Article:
PM: The leader of the Australian Greens announced her decisions yesterday so they're not mysterious, they're known. You can read the speech that she gave at the Press Club.

And she fundamentally said in that speech that they've got a different view about jobs than the Labor Party does.

They don't think that we should be allowing any exploration in the Tarkine. Well, that's about jobs for Tasmanians.

They've got a different view about jobs across the economy.

Well, we're a Labor Party, we're the party of work, we're the party of making sure working people have got access to decent jobs and good working conditions so that's the difference.

JOURNALIST: Prime Minister, what's your response to suggestions today that there is enormous pressure within the party on Bill Shorten to bring support over Kevin Rudd?

PM: Well I don't run commentary on columns in the newspaper because if I did that I wouldn't get anything else done and I've got lots of important things to do.

JOURNALIST: What do you say to your MPs that are spreading this disquiet, that are leaking effectively against the Government?

PM: We've got a lot of work to do and we’ve got a very clear plan between now and election day and a clear plan that we will present for our nation's future.

When we entered 2013, I said that at the centre of our nation's life in 2013 would be policies and plans for the economy for the long-term, and meeting the needs of modern families who are under all of the stresses and strains in family life today.

As Prime Minister, across this year, I will be working on both strengthening the economy and helping modern families get through.

On strengthening the economy, nothing more important than jobs, and that's why we announced the plan for Australian jobs on the weekend.

And we will follow that up with the work that we've got to do in Australian schools, making sure every child gets a chance, every child gets a great education, but our economy also has the benefits in the future of those highly-skilled, highly-capable individuals.

And we've said too this year will be about launching the National Disability Insurance Scheme, because that's a big challenge for families today, supporting someone with disability.

So that's the plan for now until the election and the plan beyond is about keeping our economy strong, focussing on jobs and fairness and opportunities for the future.

JOURNALIST: Prime Minister, were talks about the leadership the reason for you being late today or delayed this morning?

PM: No, not in any way. I actually had some calls to make this morning relating to the announcement of BHP and Marius Kloppers and I do want to take the opportunity to say I wish Marius Kloppers well with his future life beyond BHP.

I've the opportunity to work with him whilst he's been in that role and I'd certainly say that we'll look forward to working with his successor Andrew MacKenzie.

JOURNALIST: Is that the final dagger in the heart of the Olympic Dam expansion, if Mr Kloppers gets his marching orders?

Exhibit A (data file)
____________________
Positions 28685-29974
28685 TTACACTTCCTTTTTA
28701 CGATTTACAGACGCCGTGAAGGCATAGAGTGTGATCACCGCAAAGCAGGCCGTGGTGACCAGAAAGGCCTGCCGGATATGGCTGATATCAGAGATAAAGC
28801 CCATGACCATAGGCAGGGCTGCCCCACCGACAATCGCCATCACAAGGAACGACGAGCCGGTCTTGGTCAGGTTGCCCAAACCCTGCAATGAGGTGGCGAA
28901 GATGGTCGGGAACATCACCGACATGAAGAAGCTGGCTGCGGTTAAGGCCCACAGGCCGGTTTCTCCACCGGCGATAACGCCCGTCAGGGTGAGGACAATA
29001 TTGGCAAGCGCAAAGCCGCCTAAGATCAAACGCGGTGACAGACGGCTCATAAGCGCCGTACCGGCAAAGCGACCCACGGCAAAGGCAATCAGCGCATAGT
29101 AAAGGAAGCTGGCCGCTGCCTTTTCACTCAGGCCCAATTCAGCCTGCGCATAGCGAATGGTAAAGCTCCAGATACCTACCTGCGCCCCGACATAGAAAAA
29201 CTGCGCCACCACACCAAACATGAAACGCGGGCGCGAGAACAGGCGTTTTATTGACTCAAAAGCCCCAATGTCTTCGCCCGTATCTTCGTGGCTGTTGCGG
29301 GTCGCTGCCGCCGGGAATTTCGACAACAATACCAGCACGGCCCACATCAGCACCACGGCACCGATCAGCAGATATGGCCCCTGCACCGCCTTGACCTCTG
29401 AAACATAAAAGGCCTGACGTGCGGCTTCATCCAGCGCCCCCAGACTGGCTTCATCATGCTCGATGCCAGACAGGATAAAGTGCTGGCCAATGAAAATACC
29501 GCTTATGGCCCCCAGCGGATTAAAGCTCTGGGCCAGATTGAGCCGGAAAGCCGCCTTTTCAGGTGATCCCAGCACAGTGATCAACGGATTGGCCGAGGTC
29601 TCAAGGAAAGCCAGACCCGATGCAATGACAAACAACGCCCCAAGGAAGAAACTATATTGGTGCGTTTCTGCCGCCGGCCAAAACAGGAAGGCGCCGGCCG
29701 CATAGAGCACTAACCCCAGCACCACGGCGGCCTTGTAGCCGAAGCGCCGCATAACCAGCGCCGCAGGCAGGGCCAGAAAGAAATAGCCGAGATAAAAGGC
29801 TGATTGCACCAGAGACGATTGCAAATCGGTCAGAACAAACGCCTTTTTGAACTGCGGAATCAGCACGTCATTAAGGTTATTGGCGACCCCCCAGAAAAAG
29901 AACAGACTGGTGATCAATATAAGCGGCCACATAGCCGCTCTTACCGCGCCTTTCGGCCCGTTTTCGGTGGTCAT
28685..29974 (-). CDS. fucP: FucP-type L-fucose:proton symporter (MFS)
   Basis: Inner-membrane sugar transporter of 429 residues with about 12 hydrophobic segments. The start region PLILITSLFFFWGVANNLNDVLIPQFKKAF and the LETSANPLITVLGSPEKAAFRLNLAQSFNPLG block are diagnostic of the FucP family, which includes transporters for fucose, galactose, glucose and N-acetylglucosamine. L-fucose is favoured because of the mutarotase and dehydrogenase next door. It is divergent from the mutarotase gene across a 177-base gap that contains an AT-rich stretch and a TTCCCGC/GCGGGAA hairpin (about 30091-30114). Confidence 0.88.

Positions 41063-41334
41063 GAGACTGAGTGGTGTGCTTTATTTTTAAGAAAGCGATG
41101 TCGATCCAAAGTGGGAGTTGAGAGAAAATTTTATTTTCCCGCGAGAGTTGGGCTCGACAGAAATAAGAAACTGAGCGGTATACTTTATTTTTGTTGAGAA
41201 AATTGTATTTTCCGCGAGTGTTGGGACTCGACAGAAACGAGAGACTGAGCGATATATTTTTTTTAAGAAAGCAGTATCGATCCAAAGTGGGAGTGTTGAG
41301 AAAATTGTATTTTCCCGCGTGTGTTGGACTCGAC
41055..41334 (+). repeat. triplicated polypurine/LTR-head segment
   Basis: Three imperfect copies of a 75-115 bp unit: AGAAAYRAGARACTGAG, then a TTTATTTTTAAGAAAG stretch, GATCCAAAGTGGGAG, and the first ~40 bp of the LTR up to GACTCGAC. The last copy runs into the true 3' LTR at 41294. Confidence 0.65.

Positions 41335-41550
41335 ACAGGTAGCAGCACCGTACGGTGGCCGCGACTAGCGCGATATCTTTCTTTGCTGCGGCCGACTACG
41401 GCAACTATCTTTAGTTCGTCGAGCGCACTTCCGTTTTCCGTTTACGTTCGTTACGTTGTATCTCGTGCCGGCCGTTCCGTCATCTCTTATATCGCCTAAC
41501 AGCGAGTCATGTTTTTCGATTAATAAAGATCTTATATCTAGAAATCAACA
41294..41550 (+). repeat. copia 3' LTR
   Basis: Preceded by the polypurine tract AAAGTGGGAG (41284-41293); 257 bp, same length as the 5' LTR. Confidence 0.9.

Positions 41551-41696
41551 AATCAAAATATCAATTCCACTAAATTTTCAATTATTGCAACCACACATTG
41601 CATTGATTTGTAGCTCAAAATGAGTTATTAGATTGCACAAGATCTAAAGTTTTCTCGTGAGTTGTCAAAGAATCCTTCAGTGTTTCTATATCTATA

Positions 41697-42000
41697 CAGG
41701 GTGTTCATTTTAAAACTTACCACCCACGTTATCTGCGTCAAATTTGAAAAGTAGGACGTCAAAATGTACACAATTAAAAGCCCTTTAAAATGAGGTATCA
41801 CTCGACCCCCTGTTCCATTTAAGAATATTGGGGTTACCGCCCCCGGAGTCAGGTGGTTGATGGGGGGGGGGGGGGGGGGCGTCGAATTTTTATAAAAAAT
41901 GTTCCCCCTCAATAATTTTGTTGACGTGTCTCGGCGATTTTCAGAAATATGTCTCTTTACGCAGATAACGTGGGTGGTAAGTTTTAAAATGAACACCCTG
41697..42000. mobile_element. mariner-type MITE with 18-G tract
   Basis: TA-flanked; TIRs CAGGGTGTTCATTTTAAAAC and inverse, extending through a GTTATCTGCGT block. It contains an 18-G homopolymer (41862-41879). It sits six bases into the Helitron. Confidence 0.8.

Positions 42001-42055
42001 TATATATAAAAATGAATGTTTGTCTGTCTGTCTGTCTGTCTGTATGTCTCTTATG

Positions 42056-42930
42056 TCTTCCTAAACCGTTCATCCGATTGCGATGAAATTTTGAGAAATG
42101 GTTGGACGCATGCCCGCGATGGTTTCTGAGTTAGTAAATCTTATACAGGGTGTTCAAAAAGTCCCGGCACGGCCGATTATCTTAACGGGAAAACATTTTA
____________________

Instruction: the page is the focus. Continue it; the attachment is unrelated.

PM: I don't accept your characterisation of the change at BHP and you need to talk to people at BHP about that.

On Olympic Dam, this is a set of decisions that have related to commodity prices, particularly the price of uranium, and we have seen some reductions in uranium prices.

BHP has continued to say that Olympic Dam is there and something that they're keen about.

There's been a lot of myth-making about the future of Olympic Dam and I don't think we should be starting myths today based on analysis of-

JOURNALIST: (Inaudible)

PM: Well, I think you will find when you actually look at BHP and its personnel that the incoming CEO, Mr MacKenzie, has been very strongly involved in this project.

JOURNALIST: Prime Minister, on the Greens, if you could see this coming and if you have such fundamental differences with them on the issue of jobs, why didn't you end the relationship?

PM: We entered an agreement with the Greens and with a number of independent members of Parliament to pursue issues that we thought were of importance to the country and we've got a number of them done.

And for that period of time I do think the Greens stepped up to taking some responsibility for some of the changes our nation needs, but I did always anticipate that they would revert to type and they've done so.

JOURNALIST: Prime Minister, what did you actually say to Christine Milne when she called you?

PM: She rang and advised me she was about to make a speech and outline this at the Press Club and I said sort of, "thanks, righto," and that was it.

JOURNALIST: Do you share the ‘good riddance’ sentiment?

PM: I've just said to you what I feel about this.

JOURNALIST: Prime Minister, this morning Tony Abbott said on 3AW that his office was preparing for a strategy for a third option as Prime Minister or as leader. How are you dealing with that, given Abbott’s already preparing for whether it’s Bill Shorten or an alternative to even Kevin Rudd?

PM: Well that’s just more of Mr Abbott's negativity and what he's not spending his time doing is producing a plan for jobs, a plan for health, a plan for education.

JOURNALIST: Do you feel secure in your position?

PM: I've addressed all of these. We dealt with it all last February.

JOURNALIST: Will you be leading the party to the next election?

PM: I've dealt with all of that in the past too.

JOURNALIST: Prime Minister, you're holding Community Cabinet tonight in a marginal Liberal seat. Is that overly ambitious given the events of the past few days?

PM: Well I'd like to see Boothby better represented in the Federal Parliament.

I grew up there so I know about that seat, I know about its issues, I know what could be done for that seat if it had a more active representative and that's what we want to see at the next election.

So we'll be in Boothby talking to people about the issues that matter to them, but I'll certainly be advocating, come election day, that it's time for a change and time for a more vibrant representative than Dr Southcott.

Thank you very much.

[ENDS]